John told us how the enterprising Fuller commandeered a mail train, the William R. Smith, and headed off after Andrews and his men. To thwart his pursuers, Andrews stopped the General a short distance north of Kingston and tore up a section of track before setting off towards Chattanooga again. Now wary of such tricks, Fuller was keeping a sharp lookout and saw the break in the line. He was able to bring the William R. Smith to a stop before the engine was derailed. Fuller and his men were on foot again but they had come too far to give up now.

By the time the General pulled into Adairsville, Andrews was facing increasing questions from Southern railway men as to what was happening farther south down the line as they were out of communication with Kingston and Atlanta thanks to the telegraph lines severed by the Raiders. John described some of the expedients Andrews used to try and bully or bluff his way through these questions and delays. For example, at one point Andrews took to claiming his train should take priority as his freight was a supply of ammunition specially ordered by General Beauregard. When Fuller came hotfooting into Adairsville, he saw an old friend of his, Peter Bracken, in the cab of the Texas, a locomotive southbound from Chattanooga. Fuller persuaded Bracken to aid him in his pursuit of Andrews and with no time or facilities to turn the Texas around, Bracken simply put the engine in reverse and went up the tracks after the General tender first.

And so the General with its throttle now fully open made its way towards Chattanooga with the Texas close behind and slowly closing the gap. Andrews made several brief stops to cut telegraph lines and try to burn bridges and other structures but the recent heavy rains rendered the task of igniting the sodden timbers impossible. With the smoke from the Texas approaching ever closer around each bend of the railroad, there simply wasn't time for the Raiders to carry out any sabotage or destruction on the scale they had hoped.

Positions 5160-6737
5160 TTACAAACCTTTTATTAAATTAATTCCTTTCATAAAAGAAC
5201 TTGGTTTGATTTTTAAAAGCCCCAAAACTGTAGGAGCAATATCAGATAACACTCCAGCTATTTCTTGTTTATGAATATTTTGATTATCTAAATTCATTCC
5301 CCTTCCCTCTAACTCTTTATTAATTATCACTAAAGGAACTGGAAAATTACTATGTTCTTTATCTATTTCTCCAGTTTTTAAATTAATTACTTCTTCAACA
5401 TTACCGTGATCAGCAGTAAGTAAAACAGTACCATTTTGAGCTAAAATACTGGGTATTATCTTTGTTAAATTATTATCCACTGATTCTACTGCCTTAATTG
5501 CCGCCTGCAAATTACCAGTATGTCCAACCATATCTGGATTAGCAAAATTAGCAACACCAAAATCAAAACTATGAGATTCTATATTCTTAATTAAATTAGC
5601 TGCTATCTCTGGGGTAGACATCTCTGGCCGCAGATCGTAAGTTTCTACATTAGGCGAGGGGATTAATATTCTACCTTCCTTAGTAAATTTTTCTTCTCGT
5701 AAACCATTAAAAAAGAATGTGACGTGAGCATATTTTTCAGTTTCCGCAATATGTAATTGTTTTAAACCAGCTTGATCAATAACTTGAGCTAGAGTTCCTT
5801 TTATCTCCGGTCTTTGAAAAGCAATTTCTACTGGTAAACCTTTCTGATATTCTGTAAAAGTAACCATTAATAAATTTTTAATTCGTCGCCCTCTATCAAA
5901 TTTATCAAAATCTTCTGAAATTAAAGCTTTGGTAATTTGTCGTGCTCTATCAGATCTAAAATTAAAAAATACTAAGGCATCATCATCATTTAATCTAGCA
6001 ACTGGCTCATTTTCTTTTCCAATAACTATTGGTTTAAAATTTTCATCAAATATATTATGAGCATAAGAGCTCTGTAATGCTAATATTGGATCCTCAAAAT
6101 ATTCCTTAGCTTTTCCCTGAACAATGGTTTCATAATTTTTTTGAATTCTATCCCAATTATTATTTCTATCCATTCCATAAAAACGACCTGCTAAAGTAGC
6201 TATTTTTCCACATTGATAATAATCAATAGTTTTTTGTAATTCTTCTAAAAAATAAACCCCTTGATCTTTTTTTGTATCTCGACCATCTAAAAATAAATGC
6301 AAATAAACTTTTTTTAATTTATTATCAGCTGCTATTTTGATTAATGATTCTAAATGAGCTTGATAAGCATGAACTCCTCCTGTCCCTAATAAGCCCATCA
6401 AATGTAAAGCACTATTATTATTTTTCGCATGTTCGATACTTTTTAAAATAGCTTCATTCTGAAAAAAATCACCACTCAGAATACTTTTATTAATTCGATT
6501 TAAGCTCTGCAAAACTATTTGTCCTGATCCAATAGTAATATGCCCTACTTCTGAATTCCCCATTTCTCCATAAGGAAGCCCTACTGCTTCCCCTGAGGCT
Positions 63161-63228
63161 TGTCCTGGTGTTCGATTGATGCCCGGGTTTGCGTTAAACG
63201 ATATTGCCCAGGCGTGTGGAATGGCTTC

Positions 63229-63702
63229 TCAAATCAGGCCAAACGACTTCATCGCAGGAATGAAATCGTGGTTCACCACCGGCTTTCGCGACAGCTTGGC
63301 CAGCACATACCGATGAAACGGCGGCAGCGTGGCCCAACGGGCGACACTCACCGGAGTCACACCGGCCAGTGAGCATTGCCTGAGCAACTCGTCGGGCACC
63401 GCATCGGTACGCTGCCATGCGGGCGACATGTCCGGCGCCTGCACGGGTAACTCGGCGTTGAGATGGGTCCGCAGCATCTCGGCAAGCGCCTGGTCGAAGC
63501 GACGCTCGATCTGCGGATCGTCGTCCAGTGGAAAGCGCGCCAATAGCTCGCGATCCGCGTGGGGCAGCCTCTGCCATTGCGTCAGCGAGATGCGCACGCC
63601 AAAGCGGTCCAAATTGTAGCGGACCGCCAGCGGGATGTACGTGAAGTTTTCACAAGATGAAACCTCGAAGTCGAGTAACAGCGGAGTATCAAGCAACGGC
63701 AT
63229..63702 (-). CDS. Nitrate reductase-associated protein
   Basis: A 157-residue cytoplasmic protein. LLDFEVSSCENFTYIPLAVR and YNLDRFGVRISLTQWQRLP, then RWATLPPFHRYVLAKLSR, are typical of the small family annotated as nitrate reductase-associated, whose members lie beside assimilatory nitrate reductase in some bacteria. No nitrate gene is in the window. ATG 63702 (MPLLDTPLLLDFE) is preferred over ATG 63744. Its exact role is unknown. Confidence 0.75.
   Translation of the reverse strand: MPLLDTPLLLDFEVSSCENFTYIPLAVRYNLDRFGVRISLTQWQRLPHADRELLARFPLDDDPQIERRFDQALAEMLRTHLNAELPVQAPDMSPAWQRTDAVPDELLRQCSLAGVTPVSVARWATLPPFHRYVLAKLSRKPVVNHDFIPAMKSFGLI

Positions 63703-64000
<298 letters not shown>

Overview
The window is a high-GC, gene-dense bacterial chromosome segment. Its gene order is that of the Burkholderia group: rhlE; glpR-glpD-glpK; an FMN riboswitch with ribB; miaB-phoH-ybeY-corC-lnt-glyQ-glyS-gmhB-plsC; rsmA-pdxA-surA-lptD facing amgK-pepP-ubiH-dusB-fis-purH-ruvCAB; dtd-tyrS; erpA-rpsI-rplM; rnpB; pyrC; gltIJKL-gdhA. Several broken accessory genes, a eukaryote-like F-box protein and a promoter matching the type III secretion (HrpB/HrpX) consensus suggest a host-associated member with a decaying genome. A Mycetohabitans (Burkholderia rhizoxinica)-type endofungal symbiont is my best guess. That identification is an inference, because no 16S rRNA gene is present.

It was also impossible for crew of the General to stop to take on more wood and water. Just north of Ringgold, Andrews' luck ran out. Its fuel and water exhausted, the General came to a halt on the tracks. Andrews and his men took to the woods and tried to make their way to Northern lines. All were captured within two weeks, however, and eight of them, including Andrews, paid the price for being captured as spies behind enemy lines by being expeditiously tried and hanged.

As for the General, the steam locomotive returned to Atlanta in early May 1862 and survived the rest of the Civil War. As John's photos demonstrated, it may be seen today in The Southern Museum of Civil War and Locomotive History, restored to its pristine glory. John ended his talk with a brief history of the Medal of Honor, of which some of Andrews' Raiders were the first recipients.

Editor: Tom Brzezicki

This newsletter was published 2 weeks following the meeting due to several circumstance which you don't want to hear nor do we want to tell. The December newsletter will be following shortly.

The members note with pleasure the presence of guests at virtually every meeting. We are assuming that our notifications in Kingston-This-Week, The Whig-Standard Community Listing and the Cogeco Drum are helping. And so are you, the members, in spreading the word and bringing friends. Keep it up.

Don't forget your membership dues are due: $25 for Sep - Jun. Please and thank you.

Camp Letterman
You will (of course) recall last month's newsletter which included a letter of support for the group in Gettysburg who is attempting to preserve of a part of Camp Letterman, just east of Gettysburg on the Hanover Road (#30). The 5-day Civil War tour that I lead the end of October, studying the Battle of Gettysburg, stopped at the site on 30 October and here are a few pictures. {not included on the website} The plaque shown notes all of the Federal hospital locations, the last entry referring to Camp Letterman: "At the hospital woods on the York Pike. These hospitals [all of them] cared for twenty thousand wounded Union and Confederate. Medical director of the Army of the Potomac, Surgeon Jonathan Letterman, U.S. Army"